Book Section (Chapter)

The rise of Muslim institutions of higher learning in the 21st century represents a major change and challenge to traditional Muslim education. There are two Muslim credentialing centres for Muslim universities, and both are based in Africa – the Federation of the Universities of the Islamic World (FUIW) in Rabat, Morocco, and the League of Islamic Universities in Cairo, Egypt – and each maintains a membership of nearly 200 institutions of higher learning. Although these institutions play an essential role in educating Muslims about their faith and providing them with crucial life skills, several important questions remain regarding the pedagogical vision of these institutions. If the Islamisation of knowledge constitutes the epistemological borders of Muslim education (Al-Faruqi, 1982), then how does it fare against its nemesis – the globalisation movement – that characterises the trends of modern universities? Similarly, what qualifies an institution to be labelled ‘Islamic’? Is it a Muslim majority presence among the student body, or its Islamic content? Furthermore, what are the developing models in these institutions, and how do they fit into the institutions’ missions and functions? This study examines these questions by analysing the processes and the discourse through which marketing model institutions have evolved in the 21st century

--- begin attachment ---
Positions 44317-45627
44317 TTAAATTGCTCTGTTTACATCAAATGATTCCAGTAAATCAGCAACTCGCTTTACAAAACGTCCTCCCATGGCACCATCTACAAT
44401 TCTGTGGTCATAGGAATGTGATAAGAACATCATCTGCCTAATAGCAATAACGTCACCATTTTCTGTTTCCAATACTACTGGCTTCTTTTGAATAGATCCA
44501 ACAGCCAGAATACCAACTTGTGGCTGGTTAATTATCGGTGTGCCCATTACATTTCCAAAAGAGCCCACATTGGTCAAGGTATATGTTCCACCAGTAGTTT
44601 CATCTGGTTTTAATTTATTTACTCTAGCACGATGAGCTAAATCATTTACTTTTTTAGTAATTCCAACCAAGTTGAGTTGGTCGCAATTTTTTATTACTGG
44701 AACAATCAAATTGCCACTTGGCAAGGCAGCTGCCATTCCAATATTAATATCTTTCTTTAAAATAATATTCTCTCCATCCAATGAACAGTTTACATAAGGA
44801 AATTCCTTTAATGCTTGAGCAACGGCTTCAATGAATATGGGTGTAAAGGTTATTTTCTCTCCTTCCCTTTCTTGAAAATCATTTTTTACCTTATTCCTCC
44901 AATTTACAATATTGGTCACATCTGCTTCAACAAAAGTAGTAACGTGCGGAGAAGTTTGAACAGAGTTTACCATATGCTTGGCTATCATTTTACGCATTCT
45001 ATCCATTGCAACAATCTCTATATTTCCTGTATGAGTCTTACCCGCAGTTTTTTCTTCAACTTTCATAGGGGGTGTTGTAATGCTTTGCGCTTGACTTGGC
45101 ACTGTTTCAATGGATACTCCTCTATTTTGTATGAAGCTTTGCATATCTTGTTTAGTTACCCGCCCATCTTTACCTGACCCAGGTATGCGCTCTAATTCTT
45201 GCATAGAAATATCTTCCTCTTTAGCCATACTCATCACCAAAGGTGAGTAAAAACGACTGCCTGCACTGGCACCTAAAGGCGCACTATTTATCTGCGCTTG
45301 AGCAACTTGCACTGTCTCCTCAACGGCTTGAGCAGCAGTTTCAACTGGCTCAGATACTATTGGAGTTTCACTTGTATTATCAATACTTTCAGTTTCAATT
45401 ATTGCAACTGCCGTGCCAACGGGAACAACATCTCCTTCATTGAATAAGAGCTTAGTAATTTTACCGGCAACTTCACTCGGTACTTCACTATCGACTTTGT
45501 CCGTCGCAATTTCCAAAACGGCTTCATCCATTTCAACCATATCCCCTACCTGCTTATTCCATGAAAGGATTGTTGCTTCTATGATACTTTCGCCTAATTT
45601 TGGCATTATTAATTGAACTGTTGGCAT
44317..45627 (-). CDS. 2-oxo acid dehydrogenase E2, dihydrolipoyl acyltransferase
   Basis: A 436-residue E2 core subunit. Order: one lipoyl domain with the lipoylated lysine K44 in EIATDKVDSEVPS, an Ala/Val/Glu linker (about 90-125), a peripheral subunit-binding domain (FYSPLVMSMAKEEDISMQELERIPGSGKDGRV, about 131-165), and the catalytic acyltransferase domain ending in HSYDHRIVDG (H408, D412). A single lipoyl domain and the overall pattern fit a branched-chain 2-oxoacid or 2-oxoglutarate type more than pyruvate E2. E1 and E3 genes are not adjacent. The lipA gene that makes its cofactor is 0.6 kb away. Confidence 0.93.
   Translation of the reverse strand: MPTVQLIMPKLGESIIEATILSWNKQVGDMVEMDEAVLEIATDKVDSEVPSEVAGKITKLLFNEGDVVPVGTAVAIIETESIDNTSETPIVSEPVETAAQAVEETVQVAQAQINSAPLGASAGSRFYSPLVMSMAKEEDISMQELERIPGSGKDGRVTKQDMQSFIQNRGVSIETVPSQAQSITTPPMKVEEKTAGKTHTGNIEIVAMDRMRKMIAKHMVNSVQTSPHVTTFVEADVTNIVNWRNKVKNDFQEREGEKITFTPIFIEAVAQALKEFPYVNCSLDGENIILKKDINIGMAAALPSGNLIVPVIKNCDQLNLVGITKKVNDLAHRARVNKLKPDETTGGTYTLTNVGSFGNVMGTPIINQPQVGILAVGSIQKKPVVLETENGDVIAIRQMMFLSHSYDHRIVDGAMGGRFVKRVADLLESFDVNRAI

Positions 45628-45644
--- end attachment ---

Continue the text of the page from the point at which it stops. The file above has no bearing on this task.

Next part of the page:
Full Text

Duke Authors

Cited Authors

  • Lo, M

Cited Editors

  • mmanuel, M; Felix, M; Robert Ebo, H

Published Date

  • March 20, 2020

Book Title

  • Understanding the Higher Education Market in Africa


  • 14

Published By

Place of Publication

  • London

International Standard Book Number 13 (ISBN-13)

  • 9780429325816